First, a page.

In this assignment we introduce Principal Component Analysis which will allow us to take a set of data and transform it so appears uncorrelated. Using some data built into MatLab we can successfully apply principal component analysis in a study that tracks 349 different cities’ climate, housing, health, crime, transportation, education, arts, recreation, and economics statuses.
To begin applying principal component analysis we first must find our whitening transform matrix. The transform matrix is constructed from the Eigen vectors and values of our data’s covariance matrix.
The transformed data will appear uncorrelated. A test we perform to see if this is true is to compute the covariance matrix of our transformed data. If the data is truly uncorrelated the off-diagonal will be all zeros.
Lastly we will want to see which two cities are the most closely related. We will apply a Euclidean distance to determine which ratings of two cities are the most closely related. We perform this step for our un-transformed, transformed, and first three criteria.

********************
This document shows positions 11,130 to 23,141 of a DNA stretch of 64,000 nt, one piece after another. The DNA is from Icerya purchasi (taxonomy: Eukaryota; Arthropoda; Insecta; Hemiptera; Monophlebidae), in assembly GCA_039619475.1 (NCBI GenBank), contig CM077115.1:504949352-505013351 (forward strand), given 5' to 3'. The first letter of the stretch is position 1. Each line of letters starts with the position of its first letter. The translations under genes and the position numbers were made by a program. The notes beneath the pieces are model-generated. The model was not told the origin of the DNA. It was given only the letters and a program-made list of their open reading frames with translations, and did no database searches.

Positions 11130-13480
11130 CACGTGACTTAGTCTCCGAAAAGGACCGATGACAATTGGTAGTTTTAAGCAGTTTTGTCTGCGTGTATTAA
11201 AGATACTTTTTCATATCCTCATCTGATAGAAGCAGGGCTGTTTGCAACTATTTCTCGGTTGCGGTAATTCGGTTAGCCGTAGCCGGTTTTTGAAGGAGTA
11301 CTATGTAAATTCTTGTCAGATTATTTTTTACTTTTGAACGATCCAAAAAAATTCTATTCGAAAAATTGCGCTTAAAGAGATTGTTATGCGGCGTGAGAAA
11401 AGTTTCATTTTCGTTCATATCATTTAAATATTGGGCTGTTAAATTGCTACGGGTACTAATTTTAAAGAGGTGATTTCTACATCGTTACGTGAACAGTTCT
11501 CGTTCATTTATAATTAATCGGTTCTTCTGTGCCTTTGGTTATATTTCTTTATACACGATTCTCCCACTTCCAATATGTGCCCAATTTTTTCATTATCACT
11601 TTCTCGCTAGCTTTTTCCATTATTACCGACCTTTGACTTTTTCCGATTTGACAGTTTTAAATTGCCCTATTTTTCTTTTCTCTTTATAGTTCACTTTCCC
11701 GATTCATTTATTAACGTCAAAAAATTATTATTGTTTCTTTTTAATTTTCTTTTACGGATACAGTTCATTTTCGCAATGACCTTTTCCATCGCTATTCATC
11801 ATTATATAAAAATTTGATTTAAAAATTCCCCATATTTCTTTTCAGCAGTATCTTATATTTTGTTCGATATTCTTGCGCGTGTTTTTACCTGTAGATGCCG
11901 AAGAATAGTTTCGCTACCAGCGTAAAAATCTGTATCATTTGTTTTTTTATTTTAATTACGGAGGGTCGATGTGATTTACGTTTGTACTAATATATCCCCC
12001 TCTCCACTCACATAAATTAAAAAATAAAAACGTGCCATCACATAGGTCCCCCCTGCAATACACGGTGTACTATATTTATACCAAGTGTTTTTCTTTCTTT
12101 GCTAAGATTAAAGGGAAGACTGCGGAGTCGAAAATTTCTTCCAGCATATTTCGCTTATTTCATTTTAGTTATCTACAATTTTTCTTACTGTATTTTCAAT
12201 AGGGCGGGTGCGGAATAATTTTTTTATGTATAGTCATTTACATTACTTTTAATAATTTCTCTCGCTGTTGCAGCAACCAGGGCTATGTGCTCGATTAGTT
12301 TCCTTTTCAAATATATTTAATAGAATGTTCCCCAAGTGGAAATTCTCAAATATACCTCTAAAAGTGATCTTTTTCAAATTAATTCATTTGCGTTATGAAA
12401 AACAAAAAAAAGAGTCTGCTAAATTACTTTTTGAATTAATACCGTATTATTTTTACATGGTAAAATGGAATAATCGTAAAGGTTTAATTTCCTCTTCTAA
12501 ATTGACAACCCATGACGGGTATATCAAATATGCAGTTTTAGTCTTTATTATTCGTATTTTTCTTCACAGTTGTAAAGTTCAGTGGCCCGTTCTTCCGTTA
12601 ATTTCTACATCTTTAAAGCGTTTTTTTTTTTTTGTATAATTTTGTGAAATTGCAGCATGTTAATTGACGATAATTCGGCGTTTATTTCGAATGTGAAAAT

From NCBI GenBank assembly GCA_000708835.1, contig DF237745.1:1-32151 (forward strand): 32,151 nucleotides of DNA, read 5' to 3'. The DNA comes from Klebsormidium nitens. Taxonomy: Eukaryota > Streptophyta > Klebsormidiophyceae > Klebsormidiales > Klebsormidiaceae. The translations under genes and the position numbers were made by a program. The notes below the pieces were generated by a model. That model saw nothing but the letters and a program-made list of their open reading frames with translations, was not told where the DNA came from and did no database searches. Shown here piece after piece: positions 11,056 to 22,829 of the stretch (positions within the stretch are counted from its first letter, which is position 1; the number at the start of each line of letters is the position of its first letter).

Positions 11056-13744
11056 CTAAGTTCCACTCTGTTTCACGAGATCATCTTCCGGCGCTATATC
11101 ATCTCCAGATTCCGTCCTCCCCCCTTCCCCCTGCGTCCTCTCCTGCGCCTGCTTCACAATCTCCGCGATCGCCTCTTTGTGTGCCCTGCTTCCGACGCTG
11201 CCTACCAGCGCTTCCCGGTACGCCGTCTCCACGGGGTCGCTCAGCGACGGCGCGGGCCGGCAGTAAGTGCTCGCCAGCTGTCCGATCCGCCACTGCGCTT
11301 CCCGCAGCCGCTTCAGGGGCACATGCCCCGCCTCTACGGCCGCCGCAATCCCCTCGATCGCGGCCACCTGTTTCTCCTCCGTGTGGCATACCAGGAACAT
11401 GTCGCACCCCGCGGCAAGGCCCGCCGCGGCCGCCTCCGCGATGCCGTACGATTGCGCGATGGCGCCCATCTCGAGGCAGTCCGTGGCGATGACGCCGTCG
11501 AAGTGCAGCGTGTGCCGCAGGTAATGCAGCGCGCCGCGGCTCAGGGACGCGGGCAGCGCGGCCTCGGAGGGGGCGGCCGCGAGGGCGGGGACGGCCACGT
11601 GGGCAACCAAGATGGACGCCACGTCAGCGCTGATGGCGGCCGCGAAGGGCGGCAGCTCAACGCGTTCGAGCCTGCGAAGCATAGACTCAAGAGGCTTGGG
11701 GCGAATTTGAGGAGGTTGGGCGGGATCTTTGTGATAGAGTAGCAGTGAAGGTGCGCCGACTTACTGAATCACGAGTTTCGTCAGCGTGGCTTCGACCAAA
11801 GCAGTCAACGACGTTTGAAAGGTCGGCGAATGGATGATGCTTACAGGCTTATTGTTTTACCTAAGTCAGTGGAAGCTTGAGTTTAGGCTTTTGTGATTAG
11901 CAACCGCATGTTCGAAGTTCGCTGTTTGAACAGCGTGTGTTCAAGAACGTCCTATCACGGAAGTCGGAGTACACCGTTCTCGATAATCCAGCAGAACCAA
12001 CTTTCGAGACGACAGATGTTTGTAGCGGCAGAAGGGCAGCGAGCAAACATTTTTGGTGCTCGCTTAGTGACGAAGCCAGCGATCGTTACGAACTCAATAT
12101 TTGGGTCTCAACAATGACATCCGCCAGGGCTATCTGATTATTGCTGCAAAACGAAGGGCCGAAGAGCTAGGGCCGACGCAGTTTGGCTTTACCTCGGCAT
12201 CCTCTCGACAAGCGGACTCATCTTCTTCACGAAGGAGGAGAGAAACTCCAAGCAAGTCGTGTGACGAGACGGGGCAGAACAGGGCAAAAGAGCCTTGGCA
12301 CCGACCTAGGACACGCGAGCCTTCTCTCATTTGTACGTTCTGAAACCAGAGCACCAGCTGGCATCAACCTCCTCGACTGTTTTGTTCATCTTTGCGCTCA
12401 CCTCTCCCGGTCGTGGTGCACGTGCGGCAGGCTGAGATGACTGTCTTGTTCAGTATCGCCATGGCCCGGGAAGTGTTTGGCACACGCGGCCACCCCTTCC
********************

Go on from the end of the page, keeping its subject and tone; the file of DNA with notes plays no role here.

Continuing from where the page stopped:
Approach and Results
From the Eigen value matrix we see that the largest value occurs in the 9th column which tells us that the 9th column has the most variance in it. You can see this is true if you reference Figure 1. Referencing the corresponding categories matrix loaded in with the cities data we see how the 9th column corresponds to the economic status of each city. Since this Eigen value is the largest we know the Eigen vector corresponding to this Eigen value has the most weight in the transform. The second largest Eigen Value occurs in the 8th column which correspond to a city’s recreation. If we remove the two rating criteria with the largest Eigen values we will observe how much weight they have on the variance of the ratings data set (climate, housing, health).